3. Position the carpet to access the front upper screw that secures the air inlet housing.
4. Remove the recirculation door actuator.
5. Disconnect the blower motor wire lead connector from the blower motor resistor or power module, depending on application.

Air Inlet Housing - LDH Shown, RHD Typical
imageOpen In New TabZoom/Print

6. Remove the one screw (from the top) that secures the lower air inlet housing to the upper air inlet housing.
7. Remove the four screws (from the bottom) that secure the lower air inlet housing to the lower HVAC housing and upper air inlet housing.

Blower Motor Grommet - Typical
imageOpen In New TabZoom/Print

8. Push the rubber grommet through the hole in the lower air inlet housing.
9. Route the blower motor wire lead through the opening in the lower air inlet housing and remove the lower air inlet housing from vehicle.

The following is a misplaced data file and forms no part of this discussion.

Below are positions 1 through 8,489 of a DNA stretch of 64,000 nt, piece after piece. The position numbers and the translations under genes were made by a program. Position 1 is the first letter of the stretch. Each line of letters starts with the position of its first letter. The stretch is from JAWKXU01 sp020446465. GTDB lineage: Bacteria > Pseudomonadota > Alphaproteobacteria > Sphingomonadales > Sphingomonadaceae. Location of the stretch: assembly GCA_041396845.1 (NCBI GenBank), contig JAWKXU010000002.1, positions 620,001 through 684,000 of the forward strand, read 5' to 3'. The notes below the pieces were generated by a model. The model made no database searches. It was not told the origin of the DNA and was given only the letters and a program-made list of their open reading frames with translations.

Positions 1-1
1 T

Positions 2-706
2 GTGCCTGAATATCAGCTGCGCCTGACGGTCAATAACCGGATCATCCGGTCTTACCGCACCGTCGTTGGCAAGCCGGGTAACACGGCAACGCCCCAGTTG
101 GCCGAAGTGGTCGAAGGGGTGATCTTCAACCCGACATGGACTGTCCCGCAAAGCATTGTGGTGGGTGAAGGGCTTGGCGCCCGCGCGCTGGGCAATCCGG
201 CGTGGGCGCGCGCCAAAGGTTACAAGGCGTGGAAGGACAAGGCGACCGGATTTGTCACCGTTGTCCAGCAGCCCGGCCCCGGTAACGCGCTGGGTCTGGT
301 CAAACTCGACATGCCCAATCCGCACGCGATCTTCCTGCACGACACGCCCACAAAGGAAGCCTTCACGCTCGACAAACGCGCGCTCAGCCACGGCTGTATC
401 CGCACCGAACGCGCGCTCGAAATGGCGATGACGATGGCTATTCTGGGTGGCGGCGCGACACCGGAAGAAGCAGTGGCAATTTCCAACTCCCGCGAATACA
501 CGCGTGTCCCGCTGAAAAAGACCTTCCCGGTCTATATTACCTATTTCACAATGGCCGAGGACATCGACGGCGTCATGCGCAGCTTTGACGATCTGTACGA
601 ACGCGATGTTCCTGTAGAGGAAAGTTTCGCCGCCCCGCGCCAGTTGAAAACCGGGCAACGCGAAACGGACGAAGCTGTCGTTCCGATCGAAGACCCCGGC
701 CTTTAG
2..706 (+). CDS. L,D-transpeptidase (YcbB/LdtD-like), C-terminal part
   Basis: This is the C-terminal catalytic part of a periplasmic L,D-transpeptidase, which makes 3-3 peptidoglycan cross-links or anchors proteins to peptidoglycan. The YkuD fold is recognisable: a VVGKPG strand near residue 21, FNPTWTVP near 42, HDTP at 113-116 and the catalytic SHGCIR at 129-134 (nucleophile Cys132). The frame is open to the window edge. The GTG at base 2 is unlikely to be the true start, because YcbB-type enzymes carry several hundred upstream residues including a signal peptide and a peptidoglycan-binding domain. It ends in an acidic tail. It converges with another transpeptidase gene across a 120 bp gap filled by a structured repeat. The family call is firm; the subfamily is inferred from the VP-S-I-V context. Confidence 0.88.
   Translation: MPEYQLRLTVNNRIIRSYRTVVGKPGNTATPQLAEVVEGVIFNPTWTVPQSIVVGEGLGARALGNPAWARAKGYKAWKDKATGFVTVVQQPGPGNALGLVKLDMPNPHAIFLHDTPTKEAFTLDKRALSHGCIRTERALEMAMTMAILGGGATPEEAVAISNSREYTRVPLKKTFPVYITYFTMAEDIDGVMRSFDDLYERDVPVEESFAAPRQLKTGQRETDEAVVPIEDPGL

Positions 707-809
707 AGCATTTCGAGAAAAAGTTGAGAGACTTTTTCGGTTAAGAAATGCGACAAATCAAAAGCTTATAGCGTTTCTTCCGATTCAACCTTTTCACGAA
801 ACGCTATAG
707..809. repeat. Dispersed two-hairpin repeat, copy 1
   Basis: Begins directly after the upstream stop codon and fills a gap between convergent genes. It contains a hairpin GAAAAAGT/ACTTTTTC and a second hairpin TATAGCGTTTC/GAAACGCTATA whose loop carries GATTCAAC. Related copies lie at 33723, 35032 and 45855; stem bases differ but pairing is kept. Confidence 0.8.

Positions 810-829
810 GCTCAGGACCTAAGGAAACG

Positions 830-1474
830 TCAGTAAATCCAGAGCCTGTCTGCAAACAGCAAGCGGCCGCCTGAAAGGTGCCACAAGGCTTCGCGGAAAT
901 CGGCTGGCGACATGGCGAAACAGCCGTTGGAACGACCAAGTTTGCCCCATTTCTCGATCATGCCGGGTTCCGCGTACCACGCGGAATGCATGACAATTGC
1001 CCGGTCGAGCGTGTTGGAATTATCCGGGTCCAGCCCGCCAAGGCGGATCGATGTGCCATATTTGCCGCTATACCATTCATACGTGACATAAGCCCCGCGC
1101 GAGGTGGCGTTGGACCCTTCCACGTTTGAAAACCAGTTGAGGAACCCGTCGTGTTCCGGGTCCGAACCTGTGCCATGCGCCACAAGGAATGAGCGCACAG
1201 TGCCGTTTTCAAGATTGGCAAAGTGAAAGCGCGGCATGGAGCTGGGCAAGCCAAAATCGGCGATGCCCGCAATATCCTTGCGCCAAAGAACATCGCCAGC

10. Position the recirculation-air door as necessary to access and remove the three screws that secure the blower motor to the lower half of the HVAC housing.
11. Gently flex the recirculation air door downward to gain access to remove the blower motor from the housing.

NOTE: To aid in installation, note the position of the blower motor mounting tabs prior to removal.

Blower Motor Mounting Tabs
imageOpen In New TabZoom/Print

12. Remove the blower motor from the HVAC housing by rotating and tilting the blower motor as necessary.

INSTALLATION
1. Gently flex the recirculation air door far enough to position the blower motor and wheel into the lower half of the HVAC housing.
2. Position the recirculation-air door as necessary to install the three screws that secure the blower motor to the blower housing in the lower half of the HVAC housing. Tighten the screws to 2 N-m (17 in. Lbs.).